The round trip to London was a counter clockwise route around the North Atlantic. From Patuxent River, scheduled stops were made at Quonset Point, Argentia, Lages AFB, and Port Lyautey. On the return from London, stops were made at Keflavik or Lages, Argentia, and Quonset Point. While the aircraft kept moving, there were crew layovers at various stops, and a round trip took about a week. Layover locations changed now and then, and there was plenty of time to be a tourist while waiting for the next plane. Going on leave to Europe was a simple matter of riding over and back as special crew.
When the Korean War started, VR-l sent five planes and 20 pilots TAD to VR-21. Some were sent on to ComFair Japan. Most of us averaged well over a hundred hours per month while deployed. One month I logged 185.4 hours. Another VR-l midshipman logged 249 hours.
After about a year of line experience, flight checks and evaluations we were designated first pilots. As first pilots we were expected to handle whatever emergencies or weather conditions we encountered. If the weather at Argentia was at VR GCA minimums (100 and a ¼) we shot the approach. If the tower at Lages AFB was reporting wind at 75 knots, gusts to 100 or if there was a 25 knot 45 degree crosswind, we made the landing. It was not uncommon for first pilots to make landings with a first or second pilot in the right seat.
VR-l had two plush configured R5Ds that had beds and a galley. They were used to transport cabinet secretaries, members of congress, and high-ranking naval officers. Each crew consisted of two aircraft commanders and two first pilot/navigators, plus specially trained cabin and maintenance personnel. Pilots were assigned to the VIP crews for about six months. While on the VIP crew our flight time suffered somewhat, but we had some really great trips to places off our usual routes.
During the Spring of 1962 there was concern about a possible takeover of Iceland by the Soviet Union. On May 1, R5Ds started arriving at Pax River from all over the United States. By May 4, there must have been at least 30 R5Ds parked on the air station. On May 5, it was Berlin Airlift II, as the planes, loaded with combat troops and equipment, took off for Keflavik at five minute intervals and flew at set air speeds at three assigned altitudes. The first plane to arrive at Keflavik discharged its troops at the base of the tower and within minutes the tower and airfield had been "secured." Whether or not this "invasion" was necessary can be debated, but it was interesting to participate in the operation.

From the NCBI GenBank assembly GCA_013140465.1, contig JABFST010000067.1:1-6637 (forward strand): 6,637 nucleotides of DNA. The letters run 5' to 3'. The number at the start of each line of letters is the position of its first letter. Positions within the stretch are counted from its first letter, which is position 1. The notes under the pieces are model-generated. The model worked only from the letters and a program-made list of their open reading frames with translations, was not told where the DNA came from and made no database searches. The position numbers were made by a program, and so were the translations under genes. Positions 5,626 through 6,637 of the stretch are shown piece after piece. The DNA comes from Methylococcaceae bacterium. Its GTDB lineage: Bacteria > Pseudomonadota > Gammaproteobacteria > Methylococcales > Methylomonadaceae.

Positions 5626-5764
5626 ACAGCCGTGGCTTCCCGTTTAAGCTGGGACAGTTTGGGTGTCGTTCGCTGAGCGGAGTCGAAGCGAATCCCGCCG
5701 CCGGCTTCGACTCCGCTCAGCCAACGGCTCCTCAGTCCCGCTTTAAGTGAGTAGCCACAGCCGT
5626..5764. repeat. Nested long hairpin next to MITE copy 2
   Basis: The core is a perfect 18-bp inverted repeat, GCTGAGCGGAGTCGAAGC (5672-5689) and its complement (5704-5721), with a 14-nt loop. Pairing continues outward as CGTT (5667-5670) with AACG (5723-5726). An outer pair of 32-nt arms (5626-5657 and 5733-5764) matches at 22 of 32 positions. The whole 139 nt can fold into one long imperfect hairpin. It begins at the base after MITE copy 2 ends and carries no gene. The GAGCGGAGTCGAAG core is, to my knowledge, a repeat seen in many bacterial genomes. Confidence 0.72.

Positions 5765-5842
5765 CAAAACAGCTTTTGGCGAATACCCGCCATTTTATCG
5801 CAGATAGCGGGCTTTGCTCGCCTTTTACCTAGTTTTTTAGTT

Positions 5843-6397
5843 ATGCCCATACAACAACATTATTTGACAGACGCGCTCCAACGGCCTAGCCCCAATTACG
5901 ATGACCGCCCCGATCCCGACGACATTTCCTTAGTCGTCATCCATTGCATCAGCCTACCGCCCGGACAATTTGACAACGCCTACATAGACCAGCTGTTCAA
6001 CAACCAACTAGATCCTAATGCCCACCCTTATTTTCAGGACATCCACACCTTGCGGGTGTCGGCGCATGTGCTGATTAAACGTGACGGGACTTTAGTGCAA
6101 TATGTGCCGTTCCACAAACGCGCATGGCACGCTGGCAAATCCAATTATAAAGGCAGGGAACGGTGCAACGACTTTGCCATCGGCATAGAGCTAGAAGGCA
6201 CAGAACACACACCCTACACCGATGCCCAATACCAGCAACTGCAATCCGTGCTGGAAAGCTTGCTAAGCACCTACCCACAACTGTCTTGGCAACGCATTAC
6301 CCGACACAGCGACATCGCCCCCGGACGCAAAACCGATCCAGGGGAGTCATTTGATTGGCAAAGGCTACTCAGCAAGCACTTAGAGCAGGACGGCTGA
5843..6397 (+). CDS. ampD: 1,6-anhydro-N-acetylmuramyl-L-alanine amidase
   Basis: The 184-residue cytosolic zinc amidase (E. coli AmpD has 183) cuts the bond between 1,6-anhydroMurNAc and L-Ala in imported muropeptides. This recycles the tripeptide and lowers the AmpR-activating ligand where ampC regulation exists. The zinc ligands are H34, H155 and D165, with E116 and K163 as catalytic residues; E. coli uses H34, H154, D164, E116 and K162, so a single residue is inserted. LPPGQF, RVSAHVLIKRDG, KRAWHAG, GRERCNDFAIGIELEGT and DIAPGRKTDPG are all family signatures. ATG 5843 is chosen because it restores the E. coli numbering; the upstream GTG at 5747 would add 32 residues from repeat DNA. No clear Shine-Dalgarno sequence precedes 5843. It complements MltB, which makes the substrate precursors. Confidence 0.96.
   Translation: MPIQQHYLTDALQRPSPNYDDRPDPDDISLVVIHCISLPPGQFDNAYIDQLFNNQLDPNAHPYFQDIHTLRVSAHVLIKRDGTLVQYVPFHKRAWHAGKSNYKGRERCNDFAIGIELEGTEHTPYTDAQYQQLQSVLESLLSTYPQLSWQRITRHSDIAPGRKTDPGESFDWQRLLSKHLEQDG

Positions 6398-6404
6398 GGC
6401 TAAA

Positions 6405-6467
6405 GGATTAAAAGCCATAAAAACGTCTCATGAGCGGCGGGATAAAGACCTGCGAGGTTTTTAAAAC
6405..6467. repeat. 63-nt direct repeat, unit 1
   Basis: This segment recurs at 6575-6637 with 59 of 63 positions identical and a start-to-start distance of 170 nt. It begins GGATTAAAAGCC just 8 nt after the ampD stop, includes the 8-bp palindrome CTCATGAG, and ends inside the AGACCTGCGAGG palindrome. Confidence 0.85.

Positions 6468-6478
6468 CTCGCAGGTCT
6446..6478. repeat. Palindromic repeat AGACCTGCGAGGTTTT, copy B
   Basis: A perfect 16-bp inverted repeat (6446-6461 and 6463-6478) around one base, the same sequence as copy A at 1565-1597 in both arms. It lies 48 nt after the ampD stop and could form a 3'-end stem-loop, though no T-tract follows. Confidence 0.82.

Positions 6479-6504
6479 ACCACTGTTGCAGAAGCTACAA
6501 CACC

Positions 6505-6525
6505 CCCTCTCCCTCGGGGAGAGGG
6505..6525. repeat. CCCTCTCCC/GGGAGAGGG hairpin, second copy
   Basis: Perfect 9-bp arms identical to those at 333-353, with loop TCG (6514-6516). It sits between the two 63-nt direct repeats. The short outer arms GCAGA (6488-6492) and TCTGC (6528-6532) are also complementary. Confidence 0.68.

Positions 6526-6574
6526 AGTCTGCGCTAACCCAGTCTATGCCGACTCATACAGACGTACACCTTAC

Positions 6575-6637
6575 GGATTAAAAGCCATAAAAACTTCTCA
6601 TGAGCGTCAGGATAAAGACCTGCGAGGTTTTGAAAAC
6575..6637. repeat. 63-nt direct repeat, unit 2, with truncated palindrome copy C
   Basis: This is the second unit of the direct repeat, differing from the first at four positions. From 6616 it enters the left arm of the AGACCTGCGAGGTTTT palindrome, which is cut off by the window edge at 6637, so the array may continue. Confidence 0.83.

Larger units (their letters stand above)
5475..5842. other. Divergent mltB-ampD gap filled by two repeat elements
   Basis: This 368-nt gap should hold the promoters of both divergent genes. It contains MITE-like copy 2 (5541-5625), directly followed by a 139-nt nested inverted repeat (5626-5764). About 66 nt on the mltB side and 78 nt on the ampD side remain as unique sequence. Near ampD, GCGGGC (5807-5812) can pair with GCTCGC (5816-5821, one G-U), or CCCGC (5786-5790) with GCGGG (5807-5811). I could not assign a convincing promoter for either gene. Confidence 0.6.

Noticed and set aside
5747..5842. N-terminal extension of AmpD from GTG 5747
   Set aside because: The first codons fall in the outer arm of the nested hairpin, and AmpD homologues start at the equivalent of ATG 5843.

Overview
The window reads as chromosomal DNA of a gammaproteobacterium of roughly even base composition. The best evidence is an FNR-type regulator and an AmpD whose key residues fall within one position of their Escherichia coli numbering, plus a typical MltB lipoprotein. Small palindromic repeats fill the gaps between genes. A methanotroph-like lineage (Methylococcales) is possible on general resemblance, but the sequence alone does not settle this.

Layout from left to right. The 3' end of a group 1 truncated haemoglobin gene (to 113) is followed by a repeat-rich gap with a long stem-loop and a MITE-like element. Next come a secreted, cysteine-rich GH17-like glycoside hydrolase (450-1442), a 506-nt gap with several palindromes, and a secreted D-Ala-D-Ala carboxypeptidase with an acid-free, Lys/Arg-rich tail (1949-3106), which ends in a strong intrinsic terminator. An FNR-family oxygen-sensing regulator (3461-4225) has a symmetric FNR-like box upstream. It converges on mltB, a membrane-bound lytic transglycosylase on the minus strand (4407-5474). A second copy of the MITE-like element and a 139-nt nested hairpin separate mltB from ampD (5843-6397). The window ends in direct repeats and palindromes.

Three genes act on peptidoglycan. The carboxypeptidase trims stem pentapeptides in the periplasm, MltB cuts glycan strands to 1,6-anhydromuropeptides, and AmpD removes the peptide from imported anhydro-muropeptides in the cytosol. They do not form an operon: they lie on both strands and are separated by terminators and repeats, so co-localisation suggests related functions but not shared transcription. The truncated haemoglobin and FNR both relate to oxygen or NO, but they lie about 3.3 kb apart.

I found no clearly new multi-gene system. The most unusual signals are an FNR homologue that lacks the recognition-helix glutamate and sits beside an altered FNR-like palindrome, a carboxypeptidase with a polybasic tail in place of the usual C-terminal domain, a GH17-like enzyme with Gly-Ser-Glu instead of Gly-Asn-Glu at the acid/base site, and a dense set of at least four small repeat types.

Fleet Logistics Air Wing policy required a minimum of 2,500 hours and a green card prior to being designated Aircraft Commander. Although we were far ahead of our midshipman contemporaries in flight time and experience, we flunked the 2,500 hour test. I crossed the 2,500 hour threshold in the spring of 1952, but my tour was winding down. The squadron decided that by the time the former midshipmen went back through R5D school and completed the line checks, we would have so little time left that qualifying us would not be worth the effort and expense. So, in the summer of 1952 we former midshipmen, now brand new JGs, and the only pilots fresh out of flight school to fly both R4Ds and R5Ds for an east coast VR squadron, departed for the training command, taking with us 2,900 hours of pilot time, a green card and a world of wonderful experiences.
(Many thanks to Bill Bridge (19-47) and Bob Klimetz (16-48) for their help in preparing this article.)
* Flying Midshipman LOG winter 2010; © 2010.